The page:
This is the first installment in a three part series on peer-to-peer fundraising, summarized from the comprehensive guide “The P2P Fundraising Handbook” by Carly Samuelson. In this first installment, we’ll discuss organizational strategy towards peer-to-peer fundraising, as well as campaign preparation. You can read the second installment, on the before and after of campaigns, here.
What to think about before getting started
The first thing that all nonprofits need to do – whether an organization is just starting with peer-to-peer fundraising or has existing campaigns – is to evaluate what the org expects from the campaign. Here are some questions that Samuelson says to ask:
- Does the org have a solid, creative peer-to-peer fundraising idea that it’s willing to invest in?
- Does the org have sufficient staff, volunteers and leadership to run a successful peer-to-peer fundraising campaign?
- Does the org have a fully-featured online fundraising platform to support the campaign?
- What are the metrics for success?
- Is there organizational leadership buy-in?
According to Samuelson, before jumping in on a new peer-to-peer fundraising campaign, nonprofit fundraising professionals need to put together a 3-year strategy for the campaign, create a realistic budget and set fundraiser and donor participation goals. Having the various stakeholders in an org agree to a an acceptable expense ratio is an important step, as is determining how you plan to expand your campaign in the second and third years of fundraising.
Fundraising goals for participants
Once you’ve thought out what kind of peer-to-peer fundraising campaign you’d like to run – say a walk-a-thon or online-only memorial campaign – you should determine how you want to approach participation from a fundraising perspective. In general, says Samuelson, there are three main fundraising goal schemas that nonprofits work with: fundraising minimums, suggested goals, and “raise-what-you-can” goals.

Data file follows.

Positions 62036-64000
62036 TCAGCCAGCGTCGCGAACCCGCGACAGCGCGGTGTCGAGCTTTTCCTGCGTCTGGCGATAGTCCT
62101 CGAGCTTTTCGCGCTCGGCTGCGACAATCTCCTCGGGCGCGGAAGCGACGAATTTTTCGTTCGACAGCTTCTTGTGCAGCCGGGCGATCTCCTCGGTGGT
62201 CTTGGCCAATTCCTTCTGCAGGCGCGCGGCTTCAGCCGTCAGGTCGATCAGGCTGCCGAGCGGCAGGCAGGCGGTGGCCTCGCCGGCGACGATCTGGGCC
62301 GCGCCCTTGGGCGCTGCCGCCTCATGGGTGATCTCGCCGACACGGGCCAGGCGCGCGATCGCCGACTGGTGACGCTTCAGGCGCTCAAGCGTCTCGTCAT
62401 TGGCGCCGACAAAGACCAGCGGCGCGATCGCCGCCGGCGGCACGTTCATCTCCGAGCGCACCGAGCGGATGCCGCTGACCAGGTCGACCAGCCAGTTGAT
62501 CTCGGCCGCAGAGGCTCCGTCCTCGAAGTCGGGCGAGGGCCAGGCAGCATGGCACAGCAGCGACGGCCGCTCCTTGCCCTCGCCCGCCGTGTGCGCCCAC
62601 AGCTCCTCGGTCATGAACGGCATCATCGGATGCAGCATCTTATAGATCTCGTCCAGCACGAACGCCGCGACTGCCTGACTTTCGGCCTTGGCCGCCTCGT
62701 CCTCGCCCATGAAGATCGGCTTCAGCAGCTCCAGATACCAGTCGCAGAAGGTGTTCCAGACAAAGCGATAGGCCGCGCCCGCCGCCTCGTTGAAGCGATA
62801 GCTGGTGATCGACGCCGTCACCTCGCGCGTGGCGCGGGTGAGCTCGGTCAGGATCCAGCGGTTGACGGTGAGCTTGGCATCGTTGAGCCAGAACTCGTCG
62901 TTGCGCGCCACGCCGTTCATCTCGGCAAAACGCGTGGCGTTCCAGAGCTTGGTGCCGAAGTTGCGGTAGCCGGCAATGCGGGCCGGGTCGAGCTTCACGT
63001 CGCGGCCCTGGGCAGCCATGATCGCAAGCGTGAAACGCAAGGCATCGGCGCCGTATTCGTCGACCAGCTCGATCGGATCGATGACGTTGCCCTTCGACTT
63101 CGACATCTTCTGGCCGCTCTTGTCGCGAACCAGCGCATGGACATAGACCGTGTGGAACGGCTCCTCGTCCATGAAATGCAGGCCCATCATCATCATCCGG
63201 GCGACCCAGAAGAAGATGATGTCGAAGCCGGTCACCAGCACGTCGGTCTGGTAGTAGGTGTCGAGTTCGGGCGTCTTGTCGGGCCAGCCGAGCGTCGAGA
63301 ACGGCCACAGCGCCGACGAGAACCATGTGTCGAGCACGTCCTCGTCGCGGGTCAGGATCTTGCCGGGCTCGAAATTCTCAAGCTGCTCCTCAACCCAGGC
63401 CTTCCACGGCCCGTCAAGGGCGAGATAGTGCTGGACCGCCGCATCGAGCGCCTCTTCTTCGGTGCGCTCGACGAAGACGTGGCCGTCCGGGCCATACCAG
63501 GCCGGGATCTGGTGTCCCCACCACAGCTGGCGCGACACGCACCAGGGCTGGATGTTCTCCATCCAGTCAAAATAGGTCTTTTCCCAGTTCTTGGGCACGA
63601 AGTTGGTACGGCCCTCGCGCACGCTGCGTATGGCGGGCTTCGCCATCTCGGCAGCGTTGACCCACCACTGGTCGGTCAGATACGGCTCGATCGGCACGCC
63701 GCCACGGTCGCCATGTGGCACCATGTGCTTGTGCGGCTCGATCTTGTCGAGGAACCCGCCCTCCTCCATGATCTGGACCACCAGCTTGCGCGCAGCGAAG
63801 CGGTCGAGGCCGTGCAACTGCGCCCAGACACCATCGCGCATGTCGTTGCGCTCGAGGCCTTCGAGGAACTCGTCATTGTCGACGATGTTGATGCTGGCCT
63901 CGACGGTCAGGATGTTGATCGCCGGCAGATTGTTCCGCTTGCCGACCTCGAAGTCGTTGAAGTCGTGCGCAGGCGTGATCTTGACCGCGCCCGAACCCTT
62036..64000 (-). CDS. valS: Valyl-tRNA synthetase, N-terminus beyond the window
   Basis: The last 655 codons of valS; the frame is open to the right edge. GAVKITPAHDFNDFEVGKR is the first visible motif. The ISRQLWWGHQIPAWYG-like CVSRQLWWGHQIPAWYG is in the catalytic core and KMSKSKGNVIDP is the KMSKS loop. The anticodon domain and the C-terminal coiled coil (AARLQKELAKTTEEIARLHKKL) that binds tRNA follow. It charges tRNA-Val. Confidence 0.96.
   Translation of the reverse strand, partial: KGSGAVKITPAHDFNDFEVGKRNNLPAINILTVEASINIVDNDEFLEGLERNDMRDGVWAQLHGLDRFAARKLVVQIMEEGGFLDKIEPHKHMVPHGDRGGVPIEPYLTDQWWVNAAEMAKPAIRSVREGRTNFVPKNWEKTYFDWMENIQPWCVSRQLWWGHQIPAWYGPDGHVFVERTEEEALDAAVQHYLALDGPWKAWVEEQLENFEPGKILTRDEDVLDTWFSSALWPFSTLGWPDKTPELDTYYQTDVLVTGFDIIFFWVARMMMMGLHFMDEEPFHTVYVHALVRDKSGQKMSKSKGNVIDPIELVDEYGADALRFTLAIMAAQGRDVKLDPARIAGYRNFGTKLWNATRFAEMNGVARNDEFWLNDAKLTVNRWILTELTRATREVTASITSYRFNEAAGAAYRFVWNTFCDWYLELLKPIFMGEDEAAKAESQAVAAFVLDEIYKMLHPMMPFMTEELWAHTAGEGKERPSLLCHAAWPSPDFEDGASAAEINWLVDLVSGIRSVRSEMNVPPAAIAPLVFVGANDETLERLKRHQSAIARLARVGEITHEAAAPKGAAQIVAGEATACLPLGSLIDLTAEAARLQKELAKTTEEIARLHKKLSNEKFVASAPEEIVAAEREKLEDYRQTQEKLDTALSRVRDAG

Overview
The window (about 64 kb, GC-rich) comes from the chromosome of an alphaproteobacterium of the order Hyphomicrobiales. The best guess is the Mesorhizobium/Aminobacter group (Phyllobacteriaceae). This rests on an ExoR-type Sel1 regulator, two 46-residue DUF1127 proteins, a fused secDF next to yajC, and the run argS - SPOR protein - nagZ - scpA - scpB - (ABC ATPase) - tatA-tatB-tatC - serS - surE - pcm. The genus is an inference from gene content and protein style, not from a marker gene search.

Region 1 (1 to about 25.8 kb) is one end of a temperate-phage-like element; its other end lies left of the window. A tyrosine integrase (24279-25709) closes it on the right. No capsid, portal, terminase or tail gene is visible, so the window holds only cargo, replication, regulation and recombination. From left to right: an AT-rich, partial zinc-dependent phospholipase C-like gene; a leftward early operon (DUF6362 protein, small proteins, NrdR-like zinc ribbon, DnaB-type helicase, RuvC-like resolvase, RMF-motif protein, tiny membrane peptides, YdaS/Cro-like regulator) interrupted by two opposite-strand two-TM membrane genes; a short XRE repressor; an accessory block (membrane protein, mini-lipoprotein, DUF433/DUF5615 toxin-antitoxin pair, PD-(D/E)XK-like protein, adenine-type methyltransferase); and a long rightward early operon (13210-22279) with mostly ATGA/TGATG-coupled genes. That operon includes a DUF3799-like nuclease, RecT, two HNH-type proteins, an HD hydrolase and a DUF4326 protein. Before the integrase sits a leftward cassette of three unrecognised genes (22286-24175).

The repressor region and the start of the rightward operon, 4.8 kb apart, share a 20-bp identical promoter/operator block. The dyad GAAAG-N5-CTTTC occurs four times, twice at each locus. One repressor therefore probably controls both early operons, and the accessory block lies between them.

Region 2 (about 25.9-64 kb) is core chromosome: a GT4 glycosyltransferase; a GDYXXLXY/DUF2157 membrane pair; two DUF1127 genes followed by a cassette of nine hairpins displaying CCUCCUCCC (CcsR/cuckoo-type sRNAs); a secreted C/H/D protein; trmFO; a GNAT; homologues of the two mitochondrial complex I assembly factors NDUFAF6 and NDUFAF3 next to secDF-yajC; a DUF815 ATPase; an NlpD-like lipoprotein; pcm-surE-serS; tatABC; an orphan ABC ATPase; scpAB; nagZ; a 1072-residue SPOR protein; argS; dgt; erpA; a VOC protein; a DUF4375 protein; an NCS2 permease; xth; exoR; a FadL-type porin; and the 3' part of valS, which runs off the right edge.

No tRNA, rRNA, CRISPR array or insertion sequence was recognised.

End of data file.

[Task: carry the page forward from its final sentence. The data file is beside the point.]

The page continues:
The main advantage of setting fundraising minimums for participants is that nonprofits can set firm guidelines what each fundraiser will (minimally at least) bring in, which makes expense planning and fundraising goals much easier to set. However, setting fundraising minimums could also lead to lower fundraiser participation numbers.
Suggesting a goal for fundraisers, on the other hand, allows nonprofits to attract more participants while also strongly encouraging them to reach a goal that is inline with what the organization hopes to receive from that fundraiser’s donors. This goal schema is the most widely used in peer-to-peer fundraising.
A third option, and probably the least used of the three, asks fundraisers to “raise-what-you-can.” Obviously, this makes financial planning harder for campaign organizers. While it can be an attractive option to a wide range of possible supporters, many of those supporters will likely end up not raising any funds whatsoever, so nonprofits need to weigh this option carefully.
Like to learn more? Download the free, 6-chapter ebook, “The P2P Fundraising Handbook” today!
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